3-D Model of Earth (page 2)
Try New Approaches
How does the size of Earth compare with the other planets in the solar system? Make more scale models, using the diameters of the planets given in Appendix 3. Science Fair Hint: Attach threads to the models and suspend them from a 4-foot (1.2-m) or longer dowel. Support the ends of the dowel, then take a picture of the models. Use the photo and models in your science fair display.
Design Your Own Experiment
- A satellite is a body that revolves about a celestial body. A natural satellite is a celestial body that revolves about a larger celestial body. Earth has one natural satellite, the Moon. Design a scale model that accurately represents the size of both Earth and the Moon and the average distance between them. The Moon's diameter is 2,173 miles (3,476 km). The average distance between the centers of Earth and the Moon is about 240,250 miles (384,400 km). Use the scale 1 cm/3,000 km. Make one sphere to scale for Earth and another for the Moon. Label the models "Earth" and "Moon." Calculate the length of string needed to represent the distance between them. Measure and cut string of the necessary length. Tape one end of the string to the center of the model Moon and the other end to the center of the model Earth. Ask helpers to hold the models, stretching the string taut between the models, while you take a photo (see Figure 1.2). Display the photo along with a legend indicating the actual sizes and distances along with the scale you used.
- The planet Jupiter has many moons. Its four largest are collectively called the Galilean satellites (any of the four largest moons of Jupiter: Io, Europa, Ganymede, and Callisto) because they were discovered in 1610 by Galileo (1564–1642). Make a model of Jupiter and the Galilean satellite called Ganymede. The diameter of this moon is 3,293 miles (5,268 km). It orbits 668,750 miles (1,070,000 km) from Jupiter. Jupiter's diameter is 89,875 miles (143,800 km).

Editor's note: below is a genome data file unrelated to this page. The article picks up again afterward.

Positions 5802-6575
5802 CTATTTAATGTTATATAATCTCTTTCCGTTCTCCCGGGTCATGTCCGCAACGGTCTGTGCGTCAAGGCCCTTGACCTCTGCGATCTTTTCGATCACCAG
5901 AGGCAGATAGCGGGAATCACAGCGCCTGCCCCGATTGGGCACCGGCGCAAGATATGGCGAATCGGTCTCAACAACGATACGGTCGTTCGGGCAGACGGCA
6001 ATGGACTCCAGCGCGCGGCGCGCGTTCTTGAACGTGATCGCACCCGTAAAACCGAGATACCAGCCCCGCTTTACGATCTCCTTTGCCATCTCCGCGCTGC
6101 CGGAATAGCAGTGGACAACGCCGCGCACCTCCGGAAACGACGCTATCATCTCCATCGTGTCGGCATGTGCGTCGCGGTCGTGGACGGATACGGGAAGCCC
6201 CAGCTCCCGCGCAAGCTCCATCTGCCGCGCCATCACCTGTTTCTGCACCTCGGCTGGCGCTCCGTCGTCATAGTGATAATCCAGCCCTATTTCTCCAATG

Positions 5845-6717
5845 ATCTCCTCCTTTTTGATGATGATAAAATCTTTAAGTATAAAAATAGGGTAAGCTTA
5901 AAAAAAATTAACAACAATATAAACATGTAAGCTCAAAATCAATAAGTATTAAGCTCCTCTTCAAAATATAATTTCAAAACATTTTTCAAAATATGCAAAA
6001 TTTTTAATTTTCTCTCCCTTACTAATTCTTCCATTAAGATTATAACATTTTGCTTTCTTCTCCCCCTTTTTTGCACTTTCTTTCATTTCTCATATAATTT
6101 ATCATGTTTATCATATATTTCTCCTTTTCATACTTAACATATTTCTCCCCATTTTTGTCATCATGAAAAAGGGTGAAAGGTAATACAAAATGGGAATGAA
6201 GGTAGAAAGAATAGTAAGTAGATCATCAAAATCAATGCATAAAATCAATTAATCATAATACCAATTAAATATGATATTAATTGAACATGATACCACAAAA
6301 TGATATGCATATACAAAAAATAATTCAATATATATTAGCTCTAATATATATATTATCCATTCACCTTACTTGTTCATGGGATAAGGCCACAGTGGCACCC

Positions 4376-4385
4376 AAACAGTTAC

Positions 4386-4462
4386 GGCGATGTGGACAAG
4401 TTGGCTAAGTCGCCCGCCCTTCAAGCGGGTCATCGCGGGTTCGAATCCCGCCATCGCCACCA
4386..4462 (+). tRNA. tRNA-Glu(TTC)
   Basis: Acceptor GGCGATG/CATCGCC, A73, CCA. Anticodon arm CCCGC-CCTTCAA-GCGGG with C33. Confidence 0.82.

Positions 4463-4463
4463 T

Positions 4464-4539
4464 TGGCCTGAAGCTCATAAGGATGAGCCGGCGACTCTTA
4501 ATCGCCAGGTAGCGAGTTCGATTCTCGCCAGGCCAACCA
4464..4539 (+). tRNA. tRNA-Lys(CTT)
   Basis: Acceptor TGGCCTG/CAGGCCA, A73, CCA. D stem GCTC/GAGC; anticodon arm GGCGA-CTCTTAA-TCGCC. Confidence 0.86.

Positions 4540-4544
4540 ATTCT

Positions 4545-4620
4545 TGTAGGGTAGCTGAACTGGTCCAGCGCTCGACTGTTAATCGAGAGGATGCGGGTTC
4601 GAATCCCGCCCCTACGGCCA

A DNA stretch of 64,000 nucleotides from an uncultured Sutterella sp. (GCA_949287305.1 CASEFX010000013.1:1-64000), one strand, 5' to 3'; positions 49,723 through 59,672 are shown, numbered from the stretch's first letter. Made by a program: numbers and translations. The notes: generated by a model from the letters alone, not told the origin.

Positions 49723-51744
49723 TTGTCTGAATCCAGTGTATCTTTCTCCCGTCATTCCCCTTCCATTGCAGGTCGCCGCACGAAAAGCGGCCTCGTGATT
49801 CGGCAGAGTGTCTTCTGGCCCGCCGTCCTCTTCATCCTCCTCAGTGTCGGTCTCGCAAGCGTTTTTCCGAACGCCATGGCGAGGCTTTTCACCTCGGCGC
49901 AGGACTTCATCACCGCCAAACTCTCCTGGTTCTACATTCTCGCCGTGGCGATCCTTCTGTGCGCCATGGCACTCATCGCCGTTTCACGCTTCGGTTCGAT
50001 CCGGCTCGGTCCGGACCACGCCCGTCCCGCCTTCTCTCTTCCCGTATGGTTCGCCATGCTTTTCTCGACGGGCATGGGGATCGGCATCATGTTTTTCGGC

- The average distance between Earth and the Sun is about 93 million miles (149 million km). This distance is called an astronomical unit (AU) and is used as a measure of distance in the solar system. The AU measurement for any planet can be calculated by dividing the planet's distance in miles (km) by 93 million miles (149 million km). For example, Mercury is about 36 million miles (58 million km) from the Sun, thus the AU distance between the Sun and Mercury is:
- 36,000,000 miles ÷ 93,000,000 miles = 0.387 AU
- 58,000,000 km ÷ 149,000,000 km = 0.389 AU
Rounding the answer to the nearest tenth, Mercury is 0.4 AU from the Sun.
Prepare a data table like Table 1.1, giving the average distances of the planets in miles (km) from the Sun (distances shown are from Appendix 3) and in AU units. Calculate the AU distance to the nearest tenth as in the preceding example.
- Use the AU distances to draw a scale model of the solar system.
Get the Facts
- By definition, natural satellites (moons) are smaller than the planets they orbit. Even the smallest known planet in our solar system, Pluto, has a moon called Charion. Pluto is smaller than Earth's moon, and Charion is even smaller. Find out more about the natural satellites of the planets. Do all the planets have satellites? How do their sizes compare with the size of the planets they orbit? Make models of the planets and their satellites. For information, see Patrick Moore's and Will Tirion's, Guide to Stars and Planets (Cambridge: Cambridge University Press, 1993).
- The sixth planet from the Sun, Saturn, is known for particles that orbit the planet, creating what looks like rings as observed from Earth. Make a model of Saturn. How many rings are there? What are they made of? How large are they? What causes them to change in visibility?
Warning is hereby given that not all Project Ideas are appropriate for all individuals or in all circumstances. Implementation of any Science Project Idea should be undertaken only in appropriate settings and with appropriate parental or other supervision. Reading and following the safety precautions of all materials used in a project is the sole responsibility of each individual. For further information, consult your state’s handbook of Science Safety.